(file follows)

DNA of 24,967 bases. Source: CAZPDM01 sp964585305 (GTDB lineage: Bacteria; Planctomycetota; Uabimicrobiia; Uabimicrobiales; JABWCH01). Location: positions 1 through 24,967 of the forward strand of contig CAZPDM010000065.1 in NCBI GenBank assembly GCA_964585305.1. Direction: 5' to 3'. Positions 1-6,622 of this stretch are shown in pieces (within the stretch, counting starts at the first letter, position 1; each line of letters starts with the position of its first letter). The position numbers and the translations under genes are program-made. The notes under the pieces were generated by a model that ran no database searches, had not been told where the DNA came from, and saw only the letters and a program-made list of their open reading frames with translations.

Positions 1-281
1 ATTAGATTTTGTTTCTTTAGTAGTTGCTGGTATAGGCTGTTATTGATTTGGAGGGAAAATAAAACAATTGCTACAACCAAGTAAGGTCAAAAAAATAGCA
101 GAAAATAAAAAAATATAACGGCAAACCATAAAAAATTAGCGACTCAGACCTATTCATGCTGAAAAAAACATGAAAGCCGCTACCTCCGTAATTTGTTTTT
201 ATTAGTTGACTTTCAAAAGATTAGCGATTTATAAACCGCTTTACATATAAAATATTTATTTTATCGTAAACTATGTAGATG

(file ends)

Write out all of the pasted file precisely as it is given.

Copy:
DNA of 24,967 bases. Source: CAZPDM01 sp964585305 (GTDB lineage: Bacteria; Planctomycetota; Uabimicrobiia; Uabimicrobiales; JABWCH01). Location: positions 1 through 24,967 of the forward strand of contig CAZPDM010000065.1 in NCBI GenBank assembly GCA_964585305.1. Direction: 5' to 3'. Positions 1-6,622 of this stretch are shown in pieces (within the stretch, counting starts at the first letter, position 1; each line of letters starts with the position of its first letter). The position numbers and the translations under genes are program-made. The notes under the pieces were generated by a model that ran no database searches, had not been told where the DNA came from, and saw only the letters and a program-made list of their open reading frames with translations.

Positions 1-281
1 ATTAGATTTTGTTTCTTTAGTAGTTGCTGGTATAGGCTGTTATTGATTTGGAGGGAAAATAAAACAATTGCTACAACCAAGTAAGGTCAAAAAAATAGCA
101 GAAAATAAAAAAATATAACGGCAAACCATAAAAAATTAGCGACTCAGACCTATTCATGCTGAAAAAAACATGAAAGCCGCTACCTCCGTAATTTGTTTTT
201 ATTAGTTGACTTTCAAAAGATTAGCGATTTATAAACCGCTTTACATATAAAATATTTATTTTATCGTAAACTATGTAGATG